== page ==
Europe South Asia Asia Pacific Americas Middle East Africa BBC Homepage World Service Education
BBC Homepagelow graphics version | feedback | help
BBC News Online
 You are in: Talking Point: Forum
Front Page 
World 
UK 
UK Politics 
Business 
Sci/Tech 
Health 
Education 
Entertainment 
Talking Point 
Forum 
In Depth 
AudioVideo 

Wednesday, 30 May, 2001, 15:04 GMT 16:04 UK
Japanese whaling supremo Joji Morishita quizzed

To watch coverage of the forum, select the link below:

  56k  


Whaling and anti-whaling nations are gearing up for July's crucial meeting of the International Whaling Commission, to be held in London.

Fifteen years ago the world agreed to suspend the commercial killing of whales. That moratorium is still in force.

But Norway and Japan have always defied the ban. They have been pushing for years for some forms of commercial whaling to be allowed. This IWC meeting may produce a timetable for that to happen.

Anti-whaling groups fiercely oppose this, arguing that once any sort of whaling is allowed, it will be impossible to control.

Should we open the door to controlled commercial whaling? Can it work in practice? To what extent is it already happening?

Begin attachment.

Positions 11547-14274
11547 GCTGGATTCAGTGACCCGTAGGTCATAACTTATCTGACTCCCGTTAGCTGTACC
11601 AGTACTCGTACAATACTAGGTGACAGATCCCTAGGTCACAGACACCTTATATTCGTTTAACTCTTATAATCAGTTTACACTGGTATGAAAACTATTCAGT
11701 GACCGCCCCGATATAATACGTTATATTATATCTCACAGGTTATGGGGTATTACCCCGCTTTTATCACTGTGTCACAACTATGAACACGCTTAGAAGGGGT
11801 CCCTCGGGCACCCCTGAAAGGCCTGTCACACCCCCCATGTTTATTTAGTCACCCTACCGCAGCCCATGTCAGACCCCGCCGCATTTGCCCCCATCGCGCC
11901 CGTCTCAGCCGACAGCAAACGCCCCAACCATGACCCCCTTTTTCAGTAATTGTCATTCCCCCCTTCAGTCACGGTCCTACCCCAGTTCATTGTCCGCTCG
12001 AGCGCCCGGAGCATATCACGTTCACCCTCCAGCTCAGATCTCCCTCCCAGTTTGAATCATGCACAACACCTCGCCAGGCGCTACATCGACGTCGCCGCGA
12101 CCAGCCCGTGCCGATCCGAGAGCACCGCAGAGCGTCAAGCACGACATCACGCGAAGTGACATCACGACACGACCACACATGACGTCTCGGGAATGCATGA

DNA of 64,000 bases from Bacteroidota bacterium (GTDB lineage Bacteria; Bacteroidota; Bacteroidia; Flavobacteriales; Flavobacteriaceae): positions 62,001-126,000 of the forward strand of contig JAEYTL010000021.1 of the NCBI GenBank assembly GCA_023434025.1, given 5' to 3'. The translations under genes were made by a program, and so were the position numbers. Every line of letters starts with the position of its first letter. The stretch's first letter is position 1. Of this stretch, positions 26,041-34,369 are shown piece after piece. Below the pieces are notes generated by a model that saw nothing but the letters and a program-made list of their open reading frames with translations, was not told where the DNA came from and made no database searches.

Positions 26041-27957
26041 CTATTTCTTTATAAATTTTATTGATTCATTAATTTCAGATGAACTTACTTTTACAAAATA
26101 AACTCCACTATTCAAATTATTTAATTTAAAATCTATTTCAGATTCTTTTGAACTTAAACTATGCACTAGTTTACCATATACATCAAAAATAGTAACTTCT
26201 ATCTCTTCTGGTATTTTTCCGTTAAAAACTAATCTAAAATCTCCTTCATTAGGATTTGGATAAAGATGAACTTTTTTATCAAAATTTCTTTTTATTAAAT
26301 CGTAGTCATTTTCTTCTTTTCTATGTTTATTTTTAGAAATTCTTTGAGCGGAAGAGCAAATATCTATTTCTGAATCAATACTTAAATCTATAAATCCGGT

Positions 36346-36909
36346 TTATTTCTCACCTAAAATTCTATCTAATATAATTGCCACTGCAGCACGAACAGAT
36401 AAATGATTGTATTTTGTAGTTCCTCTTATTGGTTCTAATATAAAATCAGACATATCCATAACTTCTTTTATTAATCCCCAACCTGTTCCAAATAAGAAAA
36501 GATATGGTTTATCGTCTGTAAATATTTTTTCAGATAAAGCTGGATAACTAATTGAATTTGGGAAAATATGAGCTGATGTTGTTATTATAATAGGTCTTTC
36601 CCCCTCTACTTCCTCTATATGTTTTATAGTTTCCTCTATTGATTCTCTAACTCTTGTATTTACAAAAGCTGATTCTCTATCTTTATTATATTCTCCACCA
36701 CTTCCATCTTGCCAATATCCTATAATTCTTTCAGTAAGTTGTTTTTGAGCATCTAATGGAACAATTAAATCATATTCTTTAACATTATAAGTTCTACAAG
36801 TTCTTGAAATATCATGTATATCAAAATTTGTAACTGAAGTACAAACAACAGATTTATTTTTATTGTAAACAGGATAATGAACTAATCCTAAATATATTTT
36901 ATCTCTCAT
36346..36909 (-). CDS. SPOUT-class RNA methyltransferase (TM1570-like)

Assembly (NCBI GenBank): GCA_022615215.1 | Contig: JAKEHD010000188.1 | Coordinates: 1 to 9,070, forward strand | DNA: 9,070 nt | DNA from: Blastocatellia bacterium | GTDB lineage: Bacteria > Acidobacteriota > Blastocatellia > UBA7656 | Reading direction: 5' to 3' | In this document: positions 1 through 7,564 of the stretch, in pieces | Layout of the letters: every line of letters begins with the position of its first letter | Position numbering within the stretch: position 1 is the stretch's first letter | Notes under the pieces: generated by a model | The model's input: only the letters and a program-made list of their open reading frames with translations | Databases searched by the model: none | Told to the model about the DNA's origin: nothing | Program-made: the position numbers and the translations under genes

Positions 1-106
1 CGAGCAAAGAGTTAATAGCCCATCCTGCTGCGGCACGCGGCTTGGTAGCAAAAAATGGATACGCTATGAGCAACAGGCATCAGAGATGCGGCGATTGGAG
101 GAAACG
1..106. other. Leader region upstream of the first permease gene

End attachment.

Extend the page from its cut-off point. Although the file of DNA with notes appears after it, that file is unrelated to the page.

Joji Morishita of Japan's Fisheries Agency answered your questions about his country's stance on whaling.


Highlights of interview:


Newshost:

How many whales does Japan kill every year?


Joji Morishita:

We only hunt for scientific activity for Minke whales which is recognised as abundant by the Scientific Committee of the International Whaling Commission. The number is 400 plus or minus 10% in the Antarctic Ocean 100 in the North West Antarctic Ocean.


Newshost:

But apart from those Minke whales which you said abundant, you also, this year, hunted Sperm and Bryde's whales which are not so abundant?


Joji Morishita:

We started taking Bryde's and Sperm whales - yes and they are actually abundant. The sperm whale is one of the most abundant species now. Even the United States Government bodies have admitted that the Sperm whales are one of the most abundant. Bryde's whales are also abundant too. The number we are taking is only 10 - 15 - it very small portion of the total number of the species around the world.


Newshost: